Odds of driving for a field goal are also really low since you probably have to get 10 yards closer than typical range to kick into the wind. And then you have to kickoff into the wind to the other team who can drive and kick with the wind.
    Most likely the first team to get the ball stalls their drive out of field goal range and then has to punt into the wind probably giving the second team good field position to drive into the wind and kick into the wind for a game winning field goal.
    That's not how it played out but that was the most likely scenario I think.
    A fumble though maybe more likely than normal because of the cold was still probably the least likely outcome that could've happened.

  16. Anonymous says:

    one conclusion may simply be that belichick did not think that the 56% to 44% receive advantage based on NFL averages, was not relevant to the particular game situation.

    Local and specific matters were what is most important - the way both offense and defenses had played in that game, weather, temperature,etc cause that 56% win "probability" to change by a large amount.

  17. Hagrin says:

    This is a perfect example of, while I believe in the math, people are making the numbers fit the narrative.

    This entire article talks about YPA into the wind. Problem is the Broncos ripped off the following runs in OT -

    8, 18, 8, 6, 2, 18 (Moreno gets seriously hurt), 6, -1 (Moreno), 3 (Moreno)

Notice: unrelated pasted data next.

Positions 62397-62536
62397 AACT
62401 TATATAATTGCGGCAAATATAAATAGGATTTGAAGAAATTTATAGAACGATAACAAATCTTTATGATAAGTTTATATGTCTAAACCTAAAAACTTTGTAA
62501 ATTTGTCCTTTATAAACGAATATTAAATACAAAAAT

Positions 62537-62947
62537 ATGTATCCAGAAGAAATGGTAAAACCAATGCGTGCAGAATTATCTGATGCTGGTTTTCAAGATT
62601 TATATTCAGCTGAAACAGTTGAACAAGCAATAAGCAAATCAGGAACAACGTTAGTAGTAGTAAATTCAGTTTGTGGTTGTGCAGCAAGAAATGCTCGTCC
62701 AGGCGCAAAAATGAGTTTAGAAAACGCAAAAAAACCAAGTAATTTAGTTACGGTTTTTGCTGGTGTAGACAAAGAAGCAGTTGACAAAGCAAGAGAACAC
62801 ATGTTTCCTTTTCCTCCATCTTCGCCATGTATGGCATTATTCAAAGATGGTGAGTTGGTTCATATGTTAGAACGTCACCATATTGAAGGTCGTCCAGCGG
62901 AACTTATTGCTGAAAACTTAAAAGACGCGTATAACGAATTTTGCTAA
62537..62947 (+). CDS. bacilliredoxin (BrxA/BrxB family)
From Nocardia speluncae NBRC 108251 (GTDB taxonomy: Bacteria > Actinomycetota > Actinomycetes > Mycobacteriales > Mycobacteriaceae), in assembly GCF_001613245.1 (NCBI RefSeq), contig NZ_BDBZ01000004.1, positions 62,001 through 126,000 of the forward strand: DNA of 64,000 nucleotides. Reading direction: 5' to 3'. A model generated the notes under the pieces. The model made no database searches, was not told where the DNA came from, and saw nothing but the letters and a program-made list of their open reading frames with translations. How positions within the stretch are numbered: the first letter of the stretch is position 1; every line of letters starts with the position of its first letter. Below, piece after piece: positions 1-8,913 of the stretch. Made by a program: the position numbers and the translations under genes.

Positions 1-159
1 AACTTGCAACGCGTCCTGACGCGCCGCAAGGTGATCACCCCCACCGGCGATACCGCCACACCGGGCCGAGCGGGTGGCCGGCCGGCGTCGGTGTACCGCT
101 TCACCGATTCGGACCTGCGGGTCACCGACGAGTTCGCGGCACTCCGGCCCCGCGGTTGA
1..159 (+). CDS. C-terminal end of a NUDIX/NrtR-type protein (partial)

The issue here is that Del Rio had so little faith in Ball and Anderson to close out the game that he put a guy back in the game that could barely run and is now walking with a boot. Your own win probability graph shows that the Broncos had a much higher win prob throughout the entire OT until the punt. If Moreno doesn't get hurt or Del Rio trusts the probability that Ball won't fumble again (1 in every 28 touches I believe) and puts his best runner back in, the Broncos more often than not win that game based on the probabilities.

    Yes, the wind absolutely changed the outcome of the game by causing confusion on the punt. Yes, it drastically changed Manning's passing efficiency numbers while Brady was mostly unaffected. However, none of that stopped the Broncos from gashing a depleted NE defensive front and if not for an injury + benching, the Broncos more often than not win that game because wind does not stop an effective run game (5.8 yards per rush for the entire game, even higher if you throw out 2 Moreno injury runs). Your own win probability graph pretty much shows that without a statistically unpredictable turnover, the Broncos had a higher win prob on the whole throughout the OT.

  18. Stat Guy says:

    Belichick knows what he's doing. The reason why the Pats won is because of Belichick's experience compared to Jack Del Rio. Belichick is a future hall of famer.

  19. madsci64 says:

    Belichick thought you would need to get to the 25 for an against-the-wind FG, and only the 45 for with-the-wind. (http://nfl.si.com/2013/11/25/nfl-week-12-highs-lows-bill-belichick-overtime/)

    He didn't say he took the wind because of any effect on the offenses:

  20. Anonymous says:

    I think Belichick's way of thinking about it--namely, how many yards is this worth--is exactly right: to denominate the decision in yards (per kick). Then there are two questions--is the estimate of 10 yards correct, and is 10 yards worth giving up the first possesion?

    The second question could probably be addressed here by asking: how many yards would the wind have to worth, for giving up the first possession to be worth it?

    The first question, was it ten yards? Only those on the field can guess. But I live in Boston, and the wind that night was something fierce, ten doesn't seem unreasonable at all.